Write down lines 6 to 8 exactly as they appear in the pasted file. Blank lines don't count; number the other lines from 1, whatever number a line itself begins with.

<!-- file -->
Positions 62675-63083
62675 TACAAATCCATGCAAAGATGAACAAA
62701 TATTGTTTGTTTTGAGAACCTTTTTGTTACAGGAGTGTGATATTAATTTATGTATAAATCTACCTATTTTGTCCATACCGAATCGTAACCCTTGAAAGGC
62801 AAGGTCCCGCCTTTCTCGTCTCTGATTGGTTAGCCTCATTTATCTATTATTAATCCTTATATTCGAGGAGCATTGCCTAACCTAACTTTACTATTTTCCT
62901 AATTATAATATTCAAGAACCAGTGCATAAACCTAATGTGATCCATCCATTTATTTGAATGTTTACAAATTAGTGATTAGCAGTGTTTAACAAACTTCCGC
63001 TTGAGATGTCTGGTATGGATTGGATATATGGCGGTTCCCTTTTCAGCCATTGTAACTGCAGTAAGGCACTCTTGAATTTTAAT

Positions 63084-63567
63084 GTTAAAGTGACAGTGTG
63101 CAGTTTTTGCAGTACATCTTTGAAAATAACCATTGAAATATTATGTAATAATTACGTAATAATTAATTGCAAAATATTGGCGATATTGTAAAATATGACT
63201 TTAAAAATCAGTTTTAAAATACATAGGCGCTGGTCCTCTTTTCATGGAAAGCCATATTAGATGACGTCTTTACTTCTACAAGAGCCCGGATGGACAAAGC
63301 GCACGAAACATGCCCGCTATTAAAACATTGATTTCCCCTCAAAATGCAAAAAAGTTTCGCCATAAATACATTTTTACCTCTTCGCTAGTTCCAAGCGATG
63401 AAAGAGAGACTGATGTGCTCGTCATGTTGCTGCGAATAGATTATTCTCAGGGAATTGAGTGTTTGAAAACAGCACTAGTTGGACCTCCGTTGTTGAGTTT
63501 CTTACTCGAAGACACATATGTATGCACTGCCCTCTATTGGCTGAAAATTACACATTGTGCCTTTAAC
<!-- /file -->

63001 TTGAGATGTCTGGTATGGATTGGATATATGGCGGTTCCCTTTTCAGCCATTGTAACTGCAGTAAGGCACTCTTGAATTTTAAT

Positions 63084-63567
63084 GTTAAAGTGACAGTGTG